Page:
Arena plan offered for city

City Hall says budget couldn't handle it

January 25, 2002|By June Arney | June Arney,SUN STAFF

A vice president at Struever Bros., Eccles & Rouse is floating a plan that calls for a $130 million arena to be constructed either on the site of the existing Baltimore Arena or on a nearby lot.

The idea, championed by Janet Marie Smith, vice president of planning and development for Struever Bros., is being touted now out of concern that prime sites might not be available several years from now. Smith, who directed the design of Oriole Park at Camden Yards and helped build Turner Field in Atlanta, could not be reached yesterday.

"A city of our size and prominence needs to be better served by its arena," said John A. Moag Jr., chief executive of Moag & Co., a sports investment banking firm. "What we have now is, frankly, an embarrassment. Some people have contributed time and effort to at least beginning the discussion for a new building."

The arena proposal, which calls for a seating capacity of 20,000 - nearly double the Baltimore Arena's 11,000 - was a pro bono project created by Struever Bros.; architectural firm Ayers Saint Gross; Rummel, Klepper & Kahl LLP; and Legg Mason. It has been discussed with a variety of Baltimore movers and shakers in recent months.

The plan calls for the new arena to be built either on the site of the city-owned Baltimore Arena, which would be demolished, or on another city-owned parcel on Pratt Street, adjacent to Camden Yards and Camden Station, where Orioles majority owner Peter G. Angelos once hoped to build a hotel.

"There is a consensus among the group that the existing arena site is more supportive of the West Side initiative," said David W. Wallace, a partner with Rummel, Klepper & Kahl, a civil engineering firm that worked on the plan.

"Either of these two sites could be part of the convention center package."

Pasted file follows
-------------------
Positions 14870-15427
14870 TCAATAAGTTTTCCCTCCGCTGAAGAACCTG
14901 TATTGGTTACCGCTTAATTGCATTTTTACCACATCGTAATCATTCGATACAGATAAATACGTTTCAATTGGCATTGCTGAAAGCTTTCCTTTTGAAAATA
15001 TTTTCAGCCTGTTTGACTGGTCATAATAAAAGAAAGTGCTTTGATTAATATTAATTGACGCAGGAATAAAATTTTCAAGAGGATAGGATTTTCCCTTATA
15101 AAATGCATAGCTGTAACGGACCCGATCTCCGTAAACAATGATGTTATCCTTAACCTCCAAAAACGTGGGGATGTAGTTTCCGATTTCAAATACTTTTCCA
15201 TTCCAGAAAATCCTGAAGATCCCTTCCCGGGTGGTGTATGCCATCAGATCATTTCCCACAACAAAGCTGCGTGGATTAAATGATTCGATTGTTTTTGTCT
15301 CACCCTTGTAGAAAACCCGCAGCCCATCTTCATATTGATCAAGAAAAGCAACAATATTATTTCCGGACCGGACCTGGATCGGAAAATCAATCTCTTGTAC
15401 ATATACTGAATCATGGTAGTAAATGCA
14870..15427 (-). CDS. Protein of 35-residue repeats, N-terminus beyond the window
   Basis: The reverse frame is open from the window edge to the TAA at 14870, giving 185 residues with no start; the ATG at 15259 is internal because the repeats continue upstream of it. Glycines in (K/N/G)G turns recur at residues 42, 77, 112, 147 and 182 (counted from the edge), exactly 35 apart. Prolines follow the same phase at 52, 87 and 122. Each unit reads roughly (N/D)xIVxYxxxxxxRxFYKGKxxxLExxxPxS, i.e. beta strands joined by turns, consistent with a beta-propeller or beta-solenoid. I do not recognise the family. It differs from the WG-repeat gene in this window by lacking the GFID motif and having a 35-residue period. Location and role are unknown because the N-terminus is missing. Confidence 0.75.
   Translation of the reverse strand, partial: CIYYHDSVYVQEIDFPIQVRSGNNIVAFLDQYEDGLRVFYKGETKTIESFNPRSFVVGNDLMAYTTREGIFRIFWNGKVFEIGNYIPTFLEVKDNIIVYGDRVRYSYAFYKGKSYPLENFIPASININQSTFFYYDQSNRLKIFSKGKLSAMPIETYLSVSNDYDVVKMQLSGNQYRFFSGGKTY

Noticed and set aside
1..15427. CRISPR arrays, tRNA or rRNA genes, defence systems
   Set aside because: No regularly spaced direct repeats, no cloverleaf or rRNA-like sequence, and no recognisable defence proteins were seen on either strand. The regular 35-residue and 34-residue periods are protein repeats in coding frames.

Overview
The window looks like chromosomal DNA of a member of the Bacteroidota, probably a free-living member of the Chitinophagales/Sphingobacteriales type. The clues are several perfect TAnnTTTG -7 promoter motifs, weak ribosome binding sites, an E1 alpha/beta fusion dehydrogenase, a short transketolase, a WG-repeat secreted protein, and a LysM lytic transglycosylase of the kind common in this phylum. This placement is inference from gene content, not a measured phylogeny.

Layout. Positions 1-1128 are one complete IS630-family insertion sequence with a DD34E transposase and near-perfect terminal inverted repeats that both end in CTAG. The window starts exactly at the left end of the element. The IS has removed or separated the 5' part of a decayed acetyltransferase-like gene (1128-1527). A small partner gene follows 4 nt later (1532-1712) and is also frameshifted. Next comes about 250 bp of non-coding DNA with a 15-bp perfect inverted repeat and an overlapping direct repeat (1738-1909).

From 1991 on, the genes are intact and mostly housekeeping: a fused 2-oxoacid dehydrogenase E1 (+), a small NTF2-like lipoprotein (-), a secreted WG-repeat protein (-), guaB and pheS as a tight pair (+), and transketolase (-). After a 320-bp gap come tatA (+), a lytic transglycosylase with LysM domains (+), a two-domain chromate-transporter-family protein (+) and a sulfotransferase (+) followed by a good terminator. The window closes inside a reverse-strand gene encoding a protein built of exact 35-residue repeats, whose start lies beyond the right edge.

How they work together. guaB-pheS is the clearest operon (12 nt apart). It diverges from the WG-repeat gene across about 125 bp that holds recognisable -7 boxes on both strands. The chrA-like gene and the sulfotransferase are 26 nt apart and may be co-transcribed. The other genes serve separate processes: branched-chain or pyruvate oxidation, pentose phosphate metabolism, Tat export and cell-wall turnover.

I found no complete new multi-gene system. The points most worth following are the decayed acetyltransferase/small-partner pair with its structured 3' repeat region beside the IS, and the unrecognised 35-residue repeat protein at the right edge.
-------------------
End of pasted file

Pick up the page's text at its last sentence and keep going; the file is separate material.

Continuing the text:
But the city budget doesn't have an extra $110 million to $130 million, a city spokesman said.

"A plan to build an arena with any kind of public financing involved is not a priority for Baltimore right now," said Rick Binetti, a spokesman for the mayor's office. "Obviously, we would welcome plans for a privately funded arena. But it's just not on the radar screen."

The current arena, built in 1964, is outdated and not competitive in today's market, according to the arena plan.

"It does not offer a center stage configuration, seat count, restrooms and amenities required by family shows," the plan says. "With the current facility, we are not a leading candidate for Olympic trials, political conventions, first-run concerts, long runs by circuses, etc."

Mayor Martin O'Malley has said that should Washington-Baltimore win the bid for the 2012 Olympic Games, Baltimore would need to have a new arena to serve as an Olympic venue. The region is competing with Houston, San Francisco and New York to be the U.S. choice for the Games. That decision is to be made in November.

"We don't need it for the NBA, and we don't need it for the National Hockey League, we need it because we need a good family gathering spot," said Moag, who played a big role in getting the local Olympic bid for 2012 started.

Such a building also would have far-reaching implications for convention business, he said.

"The Baltimore Convention Center has lost out on conventions that wanted to bring large equipment that couldn't easily fit into the existing facilities," said Paul L. Oliver, a member of the board of the Baltimore Area Convention and Visitors Association and owner of Dalesio's Restaurant in Little Italy.

Such a facility could attract family entertainment, political conventions, sporting events and concerts, Oliver said. Increasingly, religious conventions want space for concerts and services, he said.

Baltimore Sun Articles
Please note the green-lined linked article text has been applied commercially without any involvement from our newsroom editors, reporters or any other editorial staff.